Digitalisation is a major challenge for politics: Citizens, but also the economy and science expect forward-looking decisions in this regard. Against this background, the Institute Public Sector Transformation (IPST) of the Bern University of Applied Sciences, together with the Universities of Zurich and Geneva, the online election aid “smartvote” and the ICT and online industry association Swico, launched the “Digitalisation Monitor 2019” in the run-up to the federal elections in October 2019. As part of the project, candidates in the National Council and Council of States elections were asked about their positions on digitisation using a thematically broad questionnaire. The BFH has now published an analysis report on the Digitisation Monitor, which provides a targeted evaluation of the data collected with a focus on attitudes towards digitisation in general, on digital democracy and opinion-forming, and on the institutional framework conditions that are essential for the expansion and development of new approaches to digital democracy.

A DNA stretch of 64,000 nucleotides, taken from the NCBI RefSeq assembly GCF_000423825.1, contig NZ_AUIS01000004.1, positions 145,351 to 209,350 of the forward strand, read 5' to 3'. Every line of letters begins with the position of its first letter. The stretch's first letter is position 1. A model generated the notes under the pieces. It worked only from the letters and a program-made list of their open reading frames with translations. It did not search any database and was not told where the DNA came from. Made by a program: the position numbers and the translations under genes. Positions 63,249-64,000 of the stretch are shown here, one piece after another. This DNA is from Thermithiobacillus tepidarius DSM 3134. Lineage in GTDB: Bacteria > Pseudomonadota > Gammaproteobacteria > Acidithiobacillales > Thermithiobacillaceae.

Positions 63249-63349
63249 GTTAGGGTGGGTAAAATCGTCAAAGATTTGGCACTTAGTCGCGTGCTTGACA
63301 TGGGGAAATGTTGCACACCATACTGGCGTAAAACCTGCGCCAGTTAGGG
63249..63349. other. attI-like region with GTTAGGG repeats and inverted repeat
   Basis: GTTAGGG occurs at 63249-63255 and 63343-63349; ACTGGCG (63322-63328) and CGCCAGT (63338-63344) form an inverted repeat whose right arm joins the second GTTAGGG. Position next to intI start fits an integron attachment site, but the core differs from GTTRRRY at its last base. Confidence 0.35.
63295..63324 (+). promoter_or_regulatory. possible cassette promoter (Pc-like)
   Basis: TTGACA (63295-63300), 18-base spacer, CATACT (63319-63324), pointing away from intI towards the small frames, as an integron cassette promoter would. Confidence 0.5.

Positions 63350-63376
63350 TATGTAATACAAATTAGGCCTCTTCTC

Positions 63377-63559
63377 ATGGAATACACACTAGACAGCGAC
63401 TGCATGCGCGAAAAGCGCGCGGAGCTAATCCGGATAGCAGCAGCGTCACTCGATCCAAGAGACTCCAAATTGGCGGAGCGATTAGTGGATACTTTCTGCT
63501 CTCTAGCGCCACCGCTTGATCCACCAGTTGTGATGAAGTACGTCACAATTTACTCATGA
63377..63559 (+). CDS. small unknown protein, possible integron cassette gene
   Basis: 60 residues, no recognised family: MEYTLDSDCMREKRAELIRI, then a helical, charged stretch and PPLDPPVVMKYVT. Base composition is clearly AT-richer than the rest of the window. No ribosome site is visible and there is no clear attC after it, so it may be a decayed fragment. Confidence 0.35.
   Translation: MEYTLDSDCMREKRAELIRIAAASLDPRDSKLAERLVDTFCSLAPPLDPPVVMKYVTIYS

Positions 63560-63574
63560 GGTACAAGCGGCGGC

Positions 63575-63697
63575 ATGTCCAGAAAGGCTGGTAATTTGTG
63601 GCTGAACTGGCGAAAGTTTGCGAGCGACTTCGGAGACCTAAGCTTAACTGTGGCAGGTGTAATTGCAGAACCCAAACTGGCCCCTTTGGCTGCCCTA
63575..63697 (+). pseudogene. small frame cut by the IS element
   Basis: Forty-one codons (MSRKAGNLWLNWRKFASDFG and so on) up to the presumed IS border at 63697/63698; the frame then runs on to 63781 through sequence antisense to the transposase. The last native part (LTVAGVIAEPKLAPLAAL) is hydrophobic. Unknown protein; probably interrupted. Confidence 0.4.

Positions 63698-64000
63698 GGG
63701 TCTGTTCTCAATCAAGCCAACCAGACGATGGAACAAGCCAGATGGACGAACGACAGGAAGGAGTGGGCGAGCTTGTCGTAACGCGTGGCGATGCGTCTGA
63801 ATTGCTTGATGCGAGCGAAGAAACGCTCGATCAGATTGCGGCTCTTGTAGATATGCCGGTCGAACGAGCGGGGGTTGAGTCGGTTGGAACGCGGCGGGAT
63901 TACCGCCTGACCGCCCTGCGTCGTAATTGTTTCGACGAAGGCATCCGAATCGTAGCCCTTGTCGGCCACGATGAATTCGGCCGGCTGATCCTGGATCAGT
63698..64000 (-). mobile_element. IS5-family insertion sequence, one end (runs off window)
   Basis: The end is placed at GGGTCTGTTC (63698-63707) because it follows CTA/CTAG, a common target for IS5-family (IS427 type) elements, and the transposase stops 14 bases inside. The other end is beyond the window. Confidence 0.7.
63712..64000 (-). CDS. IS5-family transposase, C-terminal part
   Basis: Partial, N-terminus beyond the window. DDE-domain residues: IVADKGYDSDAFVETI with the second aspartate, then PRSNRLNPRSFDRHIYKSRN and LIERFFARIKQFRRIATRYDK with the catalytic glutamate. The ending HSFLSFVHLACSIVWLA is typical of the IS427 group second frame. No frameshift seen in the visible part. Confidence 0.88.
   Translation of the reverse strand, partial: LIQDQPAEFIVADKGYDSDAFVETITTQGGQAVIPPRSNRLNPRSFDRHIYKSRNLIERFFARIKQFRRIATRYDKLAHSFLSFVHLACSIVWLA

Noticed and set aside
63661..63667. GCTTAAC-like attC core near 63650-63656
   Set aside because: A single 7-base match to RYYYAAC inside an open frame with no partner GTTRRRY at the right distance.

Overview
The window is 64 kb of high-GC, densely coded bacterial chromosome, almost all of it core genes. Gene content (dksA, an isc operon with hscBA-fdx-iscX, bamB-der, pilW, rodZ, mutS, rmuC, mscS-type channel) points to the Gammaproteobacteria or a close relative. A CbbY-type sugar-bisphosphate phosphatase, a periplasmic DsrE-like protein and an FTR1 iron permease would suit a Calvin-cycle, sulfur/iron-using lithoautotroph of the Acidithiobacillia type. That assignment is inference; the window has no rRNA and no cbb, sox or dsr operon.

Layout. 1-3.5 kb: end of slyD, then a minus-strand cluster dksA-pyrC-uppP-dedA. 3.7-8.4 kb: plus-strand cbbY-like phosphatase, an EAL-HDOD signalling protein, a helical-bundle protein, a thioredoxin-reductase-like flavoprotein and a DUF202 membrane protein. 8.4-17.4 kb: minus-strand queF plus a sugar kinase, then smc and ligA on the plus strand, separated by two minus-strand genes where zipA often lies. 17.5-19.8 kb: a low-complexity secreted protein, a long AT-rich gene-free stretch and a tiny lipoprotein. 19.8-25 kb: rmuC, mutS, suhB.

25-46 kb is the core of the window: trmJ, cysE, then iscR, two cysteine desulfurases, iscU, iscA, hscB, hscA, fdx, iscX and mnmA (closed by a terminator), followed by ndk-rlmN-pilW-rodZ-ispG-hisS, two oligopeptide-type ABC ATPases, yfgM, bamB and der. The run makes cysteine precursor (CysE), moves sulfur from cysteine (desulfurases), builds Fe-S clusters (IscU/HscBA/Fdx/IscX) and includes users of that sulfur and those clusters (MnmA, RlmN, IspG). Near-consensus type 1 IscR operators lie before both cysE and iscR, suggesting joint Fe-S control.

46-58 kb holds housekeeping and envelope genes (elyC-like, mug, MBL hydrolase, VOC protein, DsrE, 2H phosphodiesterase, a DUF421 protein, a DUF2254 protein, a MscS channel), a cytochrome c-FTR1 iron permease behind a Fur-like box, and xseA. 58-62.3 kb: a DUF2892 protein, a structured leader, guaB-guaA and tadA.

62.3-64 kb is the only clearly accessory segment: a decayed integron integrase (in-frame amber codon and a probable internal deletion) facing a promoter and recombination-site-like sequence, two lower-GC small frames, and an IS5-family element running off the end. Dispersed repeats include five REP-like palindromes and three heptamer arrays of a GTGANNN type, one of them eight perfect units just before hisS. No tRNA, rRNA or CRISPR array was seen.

Moderate interest in the topic
A first insight can already be derived from the fact that the 20 questions of the digitisation monitor were only answered by just under a quarter of the total of 4,736 candidates. By way of comparison, the response rate for the online election aid “smartvote”, which comprised 75 questions, was more than three times as high. Despite the high presence in the media coverage, digitalisation in politics seems to have a much lower priority and only arouses moderate interest among the candidates. This also shows, however, that the awareness-raising goal of the Digitisation Monitor is still absolutely urgent. With regard to the present evaluations, it is positive to note that despite the rather low response rate, the data of the Digitisation Monitor are highly informative. A comparative analysis of the responses from the digitisation monitor and the “smartvote” data shows that there are no significant distortions and that the participants in the digitisation monitor have comparable response patterns to those of the “smartvote” participants (for details see BFH analysis report).
Positive basic attitude – Scepticism about individual projects